For nearly 30 years, a federal initiative has helped ensure that the Bay Area’s needy have sustenance and a roof over their heads, if only for a night.
But this summer, local social service agencies got a nasty surprise. In late July, the Emergency Food and Shelter National Board Program announced that the Bay Area would lose $1.5 million in financing. The region has been allocated $1.9 million, down from last year’s $3.4 million.
Three of the seven Bay Area counties -- San Francisco, Marin and Napa -- will receive no money at all. Marin and Napa had not initially qualified in 2010 but later received nearly $70,000 from a pool of money that program officials set aside for counties that did not meet standards for the regular allocation.
San Francisco will lose out on $592,000 it had gotten from the program last year, the most drastic of the Bay Area cuts. The national board decided that the program would finance only areas with unemployment and poverty rates at least two points above the national average, instead of just at or above the average.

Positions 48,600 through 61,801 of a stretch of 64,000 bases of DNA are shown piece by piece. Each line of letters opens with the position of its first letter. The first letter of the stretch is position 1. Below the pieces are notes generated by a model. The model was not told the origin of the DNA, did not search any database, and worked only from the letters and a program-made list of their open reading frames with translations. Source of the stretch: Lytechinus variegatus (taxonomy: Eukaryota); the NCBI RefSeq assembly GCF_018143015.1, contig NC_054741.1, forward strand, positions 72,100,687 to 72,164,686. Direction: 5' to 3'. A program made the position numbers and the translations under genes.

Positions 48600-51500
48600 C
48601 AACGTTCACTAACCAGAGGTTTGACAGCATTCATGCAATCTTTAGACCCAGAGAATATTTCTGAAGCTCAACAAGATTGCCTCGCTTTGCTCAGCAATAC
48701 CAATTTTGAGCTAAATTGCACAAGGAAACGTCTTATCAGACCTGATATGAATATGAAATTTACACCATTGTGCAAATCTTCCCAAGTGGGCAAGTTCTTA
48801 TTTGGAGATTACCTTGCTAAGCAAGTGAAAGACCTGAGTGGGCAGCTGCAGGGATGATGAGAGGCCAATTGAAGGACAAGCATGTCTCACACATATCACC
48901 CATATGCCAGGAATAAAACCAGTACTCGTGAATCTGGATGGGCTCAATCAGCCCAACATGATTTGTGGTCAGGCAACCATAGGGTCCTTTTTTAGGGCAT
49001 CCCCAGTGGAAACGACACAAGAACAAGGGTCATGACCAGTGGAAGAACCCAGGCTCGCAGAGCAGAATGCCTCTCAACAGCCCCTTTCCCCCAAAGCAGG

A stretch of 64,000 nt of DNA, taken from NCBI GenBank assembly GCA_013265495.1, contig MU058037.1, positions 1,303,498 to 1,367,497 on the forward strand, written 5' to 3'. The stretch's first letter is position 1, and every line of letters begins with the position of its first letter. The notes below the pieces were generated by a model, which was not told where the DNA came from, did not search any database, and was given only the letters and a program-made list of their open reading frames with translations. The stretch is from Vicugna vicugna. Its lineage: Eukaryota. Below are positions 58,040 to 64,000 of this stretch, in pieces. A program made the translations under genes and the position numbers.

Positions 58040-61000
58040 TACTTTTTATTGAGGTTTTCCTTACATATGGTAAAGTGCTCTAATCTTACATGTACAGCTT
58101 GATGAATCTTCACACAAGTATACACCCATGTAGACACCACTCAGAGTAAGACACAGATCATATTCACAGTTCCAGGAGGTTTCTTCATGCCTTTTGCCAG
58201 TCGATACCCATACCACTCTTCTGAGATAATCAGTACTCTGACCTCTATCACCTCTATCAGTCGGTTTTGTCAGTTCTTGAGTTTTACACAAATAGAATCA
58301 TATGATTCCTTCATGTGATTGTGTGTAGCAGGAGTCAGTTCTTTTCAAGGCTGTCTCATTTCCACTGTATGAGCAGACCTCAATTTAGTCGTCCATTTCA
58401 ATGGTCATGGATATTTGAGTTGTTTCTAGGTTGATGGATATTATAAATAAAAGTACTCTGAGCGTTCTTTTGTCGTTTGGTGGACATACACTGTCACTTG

The director of safety net programs at the local United Way chapter, Laura Escobar, who is responsible for distributing the money to the counties, said she planned to argue that San Francisco should get a share of this year’s set-aside money, which is only $250,000 for the entire state.
Local organizations were not told of the cut until after the 2011 fiscal year started in July. The budget gridlock in Washington delayed Congressional allocations for the program, which is administered by the Federal Emergency Management Agency, until April from January.
When the dust cleared, the program’s financing had been chopped by 40 percent.
Program administrators then spent months deciding how to distribute the remaining money nationally. The San Francisco Food Bank had already cut $1.6 million from its operating budget of $14.5 million for the current fiscal year, said Sean Brooks, director of programs. It received $161,000 from the federal initiative last year. “We made grants and allocations based on federal funds we receive every year,” Brooks said. “To get cut off is patently unfair.”
He said the food bank would probably cut back on buying more expensive proteins like meat and eggs.
Smaller agencies may fare worse. Escobar said that last year, each of 11 emergency shelters in San Francisco received $24,000 to $35,000 from the program. “For the smaller shelters that count on this money each year, losing it will make a huge difference,” she said.
Food banks are also coping with a surge in demand. Each week, 30,000 households in San Francisco and Marin County use the SF Food Bank directly or indirectly, Brooks said, which amounts to 70 percent more people than when the recession began in 2008.
“After 28 years, during a time when our lines are longer, and people are in the most need of the help we provide, it just doesn’t make sense to cut off our funding,” he said.